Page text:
Bracero Oral History
Biographical Synopsis of Interviewee
Alvaro Hernández was born on September 21, 1928, in Julimes, Chihuahua, México; his father worked in agriculture and his mother was a teacher; he moved to Chihuahua, Chihuahua, where he went to school for a short time, but he returned to his hometown to help his father work in the fields; in 1943, when he was only fourteen years old, he came into the United States illegally; a few years later, in 1946, he became a bracero and worked primarily in the cotton fields of New Mexico and Texas.
Summary of Interview
Mr. Hernández briefly recalls his childhood and the financial difficulties he and his family endured; he moved from Julimes, Chihuahua, to Chihuahua, Chihuahua, where he went to school up to the sixth grade, but he left school in order to go back to his hometown of Julimes to help his father work in the fields; in 1943, when he was fourteen years old, he crossed into the United States illegally; he spent a few months working in the cotton fields of Mesquite, New Mexico, and soon returned home; in 1944, he crossed again to work with the same rancher, and the following year, he went back home; two years later, in 1946, he went through the hiring process to become a bracero; he recalls that one of the requirements for the braceros was to have calloused hands; as part of the process, he was medically examined, vaccinated, and deloused; his first contract took him to work in the cotton fields of Pecos, Texas; in 1947, a new working contract took him to Doña Ana where he stayed working until 1949; later that same year, he married and was able to bring his wife with him to the ranch in Doña Ana; he eventually learned how to work the cotton machines and was in charge of one of them; Mr. Hernández concludes that he is very proud to have worked with the Bracero Program.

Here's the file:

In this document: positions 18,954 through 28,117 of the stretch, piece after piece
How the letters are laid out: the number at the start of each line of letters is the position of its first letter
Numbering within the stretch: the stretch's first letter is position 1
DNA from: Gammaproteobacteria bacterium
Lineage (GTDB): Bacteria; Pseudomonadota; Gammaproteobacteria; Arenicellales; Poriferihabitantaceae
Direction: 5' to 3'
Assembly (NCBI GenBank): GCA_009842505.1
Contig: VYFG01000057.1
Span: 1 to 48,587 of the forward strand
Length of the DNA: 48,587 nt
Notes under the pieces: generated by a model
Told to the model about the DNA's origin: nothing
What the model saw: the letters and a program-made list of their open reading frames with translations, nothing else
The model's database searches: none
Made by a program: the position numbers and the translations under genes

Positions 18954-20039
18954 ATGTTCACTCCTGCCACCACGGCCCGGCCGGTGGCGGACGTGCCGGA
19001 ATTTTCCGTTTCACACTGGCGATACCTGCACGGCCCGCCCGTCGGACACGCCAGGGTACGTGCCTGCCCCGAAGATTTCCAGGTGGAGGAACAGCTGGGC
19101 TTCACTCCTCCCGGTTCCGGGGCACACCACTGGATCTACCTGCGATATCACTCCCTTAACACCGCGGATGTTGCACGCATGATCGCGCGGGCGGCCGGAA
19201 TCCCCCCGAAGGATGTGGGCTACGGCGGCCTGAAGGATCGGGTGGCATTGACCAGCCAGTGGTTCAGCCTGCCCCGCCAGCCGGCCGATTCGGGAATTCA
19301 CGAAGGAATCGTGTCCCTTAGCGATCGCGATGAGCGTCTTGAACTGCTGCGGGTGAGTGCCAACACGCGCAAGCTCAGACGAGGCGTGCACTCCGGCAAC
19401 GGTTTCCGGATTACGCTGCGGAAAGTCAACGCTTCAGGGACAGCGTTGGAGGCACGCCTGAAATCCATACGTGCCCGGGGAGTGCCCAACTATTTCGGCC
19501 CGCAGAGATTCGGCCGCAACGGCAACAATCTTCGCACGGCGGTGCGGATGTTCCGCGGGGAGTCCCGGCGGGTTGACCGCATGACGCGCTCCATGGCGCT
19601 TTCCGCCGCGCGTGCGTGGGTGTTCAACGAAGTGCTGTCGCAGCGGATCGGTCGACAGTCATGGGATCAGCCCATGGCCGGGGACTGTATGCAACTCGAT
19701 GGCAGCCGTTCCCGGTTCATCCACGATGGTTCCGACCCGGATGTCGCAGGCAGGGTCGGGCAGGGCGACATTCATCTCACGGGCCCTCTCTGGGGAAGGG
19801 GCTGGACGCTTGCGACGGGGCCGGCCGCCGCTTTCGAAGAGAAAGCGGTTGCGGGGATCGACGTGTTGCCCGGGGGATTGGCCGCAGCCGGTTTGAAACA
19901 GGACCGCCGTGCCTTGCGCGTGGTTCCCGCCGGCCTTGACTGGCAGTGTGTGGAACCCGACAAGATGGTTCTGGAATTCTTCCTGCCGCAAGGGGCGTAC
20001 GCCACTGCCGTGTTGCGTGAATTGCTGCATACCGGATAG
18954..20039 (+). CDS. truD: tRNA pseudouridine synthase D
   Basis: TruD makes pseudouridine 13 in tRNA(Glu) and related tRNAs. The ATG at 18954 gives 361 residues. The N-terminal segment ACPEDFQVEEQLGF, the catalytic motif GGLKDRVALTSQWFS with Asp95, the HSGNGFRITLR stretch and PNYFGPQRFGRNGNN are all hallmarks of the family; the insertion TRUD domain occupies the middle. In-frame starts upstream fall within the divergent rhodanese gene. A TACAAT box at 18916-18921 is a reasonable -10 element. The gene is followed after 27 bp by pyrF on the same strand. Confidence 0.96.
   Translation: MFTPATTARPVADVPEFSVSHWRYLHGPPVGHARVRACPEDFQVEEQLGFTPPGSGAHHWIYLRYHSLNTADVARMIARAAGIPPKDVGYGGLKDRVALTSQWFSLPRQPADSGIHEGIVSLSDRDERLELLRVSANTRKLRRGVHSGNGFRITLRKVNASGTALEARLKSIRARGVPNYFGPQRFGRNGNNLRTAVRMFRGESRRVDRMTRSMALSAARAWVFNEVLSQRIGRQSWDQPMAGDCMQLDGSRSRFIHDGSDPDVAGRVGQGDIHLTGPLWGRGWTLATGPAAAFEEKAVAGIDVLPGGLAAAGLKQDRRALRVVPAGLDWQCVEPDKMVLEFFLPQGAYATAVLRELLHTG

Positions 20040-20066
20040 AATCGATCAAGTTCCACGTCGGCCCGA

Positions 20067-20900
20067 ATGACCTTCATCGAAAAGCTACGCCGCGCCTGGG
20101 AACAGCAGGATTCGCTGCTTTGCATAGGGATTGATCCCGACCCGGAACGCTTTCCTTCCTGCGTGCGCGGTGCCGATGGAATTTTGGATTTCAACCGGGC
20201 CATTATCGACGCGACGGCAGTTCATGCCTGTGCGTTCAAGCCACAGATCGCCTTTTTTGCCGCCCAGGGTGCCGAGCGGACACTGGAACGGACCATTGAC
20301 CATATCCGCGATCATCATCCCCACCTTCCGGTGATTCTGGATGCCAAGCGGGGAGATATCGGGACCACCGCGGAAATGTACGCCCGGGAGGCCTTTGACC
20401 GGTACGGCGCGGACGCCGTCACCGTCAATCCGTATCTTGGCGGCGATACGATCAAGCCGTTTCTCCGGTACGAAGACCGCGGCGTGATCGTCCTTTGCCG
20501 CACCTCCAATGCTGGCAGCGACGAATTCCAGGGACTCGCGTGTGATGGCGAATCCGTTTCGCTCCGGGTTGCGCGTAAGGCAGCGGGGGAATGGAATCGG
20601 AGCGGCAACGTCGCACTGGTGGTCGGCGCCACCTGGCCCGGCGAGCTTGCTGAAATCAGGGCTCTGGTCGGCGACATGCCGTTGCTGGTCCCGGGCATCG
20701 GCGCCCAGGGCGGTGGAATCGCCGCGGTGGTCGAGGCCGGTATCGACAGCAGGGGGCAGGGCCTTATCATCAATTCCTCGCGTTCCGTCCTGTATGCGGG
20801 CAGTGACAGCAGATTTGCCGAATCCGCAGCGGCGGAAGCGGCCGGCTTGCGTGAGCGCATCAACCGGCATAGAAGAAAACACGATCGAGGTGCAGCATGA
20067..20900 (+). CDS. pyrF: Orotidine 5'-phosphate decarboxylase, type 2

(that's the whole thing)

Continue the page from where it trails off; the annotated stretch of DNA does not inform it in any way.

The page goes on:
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Interview with Alvaro Hernández B. by Myrna Parra-Mantilla, 2003, "Interview no. 1131," Institute of Oral History, University of Texas at El Paso.